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Breakthrough for electrode implants in the brain

Photo: NRC
Photo: NRC
For nearly nine years, researchers at Lund University have been working on developing implantable electrodes that can capture signals from single neurons in the brain over a long period of time - without causing brain tissue damage. They are now one big step closer to reaching this goal, and the results are published in the scientific journal Frontiers in Neuroscience.


This technology would make it possible to understand brain function in both healthy and diseased individuals.

“There are several elements that must go hand in hand for us to be able to record neuronal signals from the brain with decisive results. First, the electrode must be bio-friendly, that is, we have to be confident that it does not cause any significant damage to the brain tissue. Second, the electrode must be flexible in relation to the brain tissue. Remember that the brain floats in fluid inside the skull and moves around when we, for instance, breathe or turn our heads.

The electrode and the implantation technology that we have now developed have these properties, which is unique”, says Professor Jens Schouenborg who together with Dr Lina Pettersson led the project.

The Lund researchers’ tailored electrodes, which they call 3-D electrodes, are unique in that they are extremely soft and flexible in all three dimensions, in a way that enables stable recordings from the neurons over a long time.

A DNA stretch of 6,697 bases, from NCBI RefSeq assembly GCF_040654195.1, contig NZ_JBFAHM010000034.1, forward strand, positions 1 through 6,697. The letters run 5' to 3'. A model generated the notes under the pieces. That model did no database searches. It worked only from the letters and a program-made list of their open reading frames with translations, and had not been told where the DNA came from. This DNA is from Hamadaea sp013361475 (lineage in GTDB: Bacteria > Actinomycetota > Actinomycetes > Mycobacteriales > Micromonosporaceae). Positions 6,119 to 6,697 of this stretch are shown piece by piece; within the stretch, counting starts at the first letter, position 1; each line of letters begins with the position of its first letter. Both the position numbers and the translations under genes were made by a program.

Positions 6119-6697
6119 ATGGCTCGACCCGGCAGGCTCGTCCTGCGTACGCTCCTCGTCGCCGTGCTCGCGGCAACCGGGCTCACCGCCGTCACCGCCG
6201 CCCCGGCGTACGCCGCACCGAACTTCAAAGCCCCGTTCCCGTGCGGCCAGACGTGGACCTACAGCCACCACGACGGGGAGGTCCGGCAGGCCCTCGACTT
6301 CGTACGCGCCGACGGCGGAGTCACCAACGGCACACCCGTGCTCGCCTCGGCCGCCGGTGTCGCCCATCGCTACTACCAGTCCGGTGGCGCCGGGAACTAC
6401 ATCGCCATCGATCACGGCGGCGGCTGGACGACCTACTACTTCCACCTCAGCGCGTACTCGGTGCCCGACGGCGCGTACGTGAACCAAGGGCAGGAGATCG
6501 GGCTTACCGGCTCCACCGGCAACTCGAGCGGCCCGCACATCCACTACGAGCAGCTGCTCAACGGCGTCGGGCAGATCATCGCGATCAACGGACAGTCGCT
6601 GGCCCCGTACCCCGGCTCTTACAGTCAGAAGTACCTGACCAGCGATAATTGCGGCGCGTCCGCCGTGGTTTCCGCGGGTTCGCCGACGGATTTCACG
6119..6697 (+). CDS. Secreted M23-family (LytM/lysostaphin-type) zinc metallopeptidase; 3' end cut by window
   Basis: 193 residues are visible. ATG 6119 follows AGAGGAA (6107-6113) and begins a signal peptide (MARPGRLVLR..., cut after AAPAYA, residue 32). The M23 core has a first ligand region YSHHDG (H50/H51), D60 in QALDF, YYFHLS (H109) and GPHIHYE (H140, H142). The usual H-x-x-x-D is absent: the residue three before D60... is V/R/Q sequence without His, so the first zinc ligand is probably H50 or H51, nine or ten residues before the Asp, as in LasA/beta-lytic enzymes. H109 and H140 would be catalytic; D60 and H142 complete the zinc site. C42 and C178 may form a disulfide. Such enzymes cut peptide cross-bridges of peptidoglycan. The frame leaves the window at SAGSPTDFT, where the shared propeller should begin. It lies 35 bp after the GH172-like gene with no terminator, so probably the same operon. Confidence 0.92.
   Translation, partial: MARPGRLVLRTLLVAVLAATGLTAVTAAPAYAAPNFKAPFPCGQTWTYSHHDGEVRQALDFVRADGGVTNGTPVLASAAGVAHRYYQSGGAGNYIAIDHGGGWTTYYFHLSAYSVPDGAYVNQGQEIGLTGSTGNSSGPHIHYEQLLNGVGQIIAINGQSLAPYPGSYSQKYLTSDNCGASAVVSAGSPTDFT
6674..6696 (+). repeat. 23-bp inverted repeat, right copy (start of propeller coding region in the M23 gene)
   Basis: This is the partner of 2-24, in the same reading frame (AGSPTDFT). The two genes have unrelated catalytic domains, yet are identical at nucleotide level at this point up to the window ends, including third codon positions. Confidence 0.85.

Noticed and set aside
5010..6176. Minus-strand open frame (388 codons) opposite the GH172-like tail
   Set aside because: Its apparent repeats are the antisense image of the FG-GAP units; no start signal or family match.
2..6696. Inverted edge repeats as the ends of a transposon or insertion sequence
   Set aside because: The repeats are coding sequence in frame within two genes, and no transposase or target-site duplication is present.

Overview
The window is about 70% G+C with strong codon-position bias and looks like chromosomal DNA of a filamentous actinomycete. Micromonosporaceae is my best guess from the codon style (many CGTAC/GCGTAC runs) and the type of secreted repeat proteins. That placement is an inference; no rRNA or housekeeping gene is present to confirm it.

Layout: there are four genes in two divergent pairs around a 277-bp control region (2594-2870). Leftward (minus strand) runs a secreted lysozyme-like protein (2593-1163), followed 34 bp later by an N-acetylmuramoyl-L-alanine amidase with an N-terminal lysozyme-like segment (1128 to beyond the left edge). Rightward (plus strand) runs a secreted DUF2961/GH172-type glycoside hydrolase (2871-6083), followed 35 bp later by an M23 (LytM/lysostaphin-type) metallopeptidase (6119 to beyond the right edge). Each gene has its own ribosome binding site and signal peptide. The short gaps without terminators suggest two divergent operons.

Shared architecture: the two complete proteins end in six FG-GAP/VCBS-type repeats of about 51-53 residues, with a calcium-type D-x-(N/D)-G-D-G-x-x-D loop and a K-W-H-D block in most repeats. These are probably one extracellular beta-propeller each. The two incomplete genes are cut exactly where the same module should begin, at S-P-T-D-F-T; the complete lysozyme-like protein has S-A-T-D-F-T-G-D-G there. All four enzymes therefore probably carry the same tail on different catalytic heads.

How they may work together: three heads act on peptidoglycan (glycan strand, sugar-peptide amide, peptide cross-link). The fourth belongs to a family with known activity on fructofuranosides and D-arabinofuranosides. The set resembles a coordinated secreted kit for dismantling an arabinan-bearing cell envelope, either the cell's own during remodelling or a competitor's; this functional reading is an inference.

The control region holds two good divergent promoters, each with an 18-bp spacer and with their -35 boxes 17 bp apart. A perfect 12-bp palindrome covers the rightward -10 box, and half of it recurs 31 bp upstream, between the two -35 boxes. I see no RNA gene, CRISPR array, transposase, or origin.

The electrode is so soft that it deflects against a water surface. In order to implant such electrodes, the researchers have developed a technique for encapsulating the electrodes in a hard but dissolvable gelatine material that is also very gentle on the brain.

“This technology retains the electrodes in their original form inside the brain and can monitor what happens inside virtually undisturbed and normally functioning brain tissue”, says Johan Agorelius, a doctoral student in the project.

Until now, developed flexible electrodes have not been able to maintain their shape when implanted, which is why they have been fixated on a solid chip that limits their flexibility, among other things. Other types of electrodes that are used are much stiffer. The result in both cases is that they rub against and irritate the brain tissue, and the nerve cells around the electrodes die.

“The signals then become misleading or completely non-existent. Our new technology enables us to implant as flexible electrodes as we want, and retain the exact shape of the electrode within the brain”, says Johan Agorelius.

“This creates entirely new conditions for our understanding of what happens inside the brain and for the development of more effective treatments for diseases such as Parkinson's disease and chronic pain conditions than can be achieved using today’s techniques”, concludes Jens Schouenborg.

Facts about the electrodes:

The electrodes are made of 4 um gold leads and individually insulated with 4 um parylene. The array of electrodes consists of eight flexible channels, designed to follow the movement of the brain.Both the electrode and implantation technology, which have been tested on rats, are patented by NRC researchers, in Europe and the US, among other places.


Publication: An array of highly flexible electrodes with a tailored configuration locked by gelatine during implantation – initial evaluation in cortex cerebri of awake rats




Jens Schouenborg, PhD, Professor in Neurophysiology, Lund University
+46 46 222 77 52
jens [dot] schouenborg [at] med [dot] lu [dot] se

Johan Agorelius, Doctoral student, Lund University
+46 46 222 15 03
johan [dot] agorelius [at] med [dot] lu [dot] se

Lina Pettersson, PhD, Researcher, Lund University
+46 46 222 77 81
lina [dot] pettersson [at] med [dot] lu [dot] se






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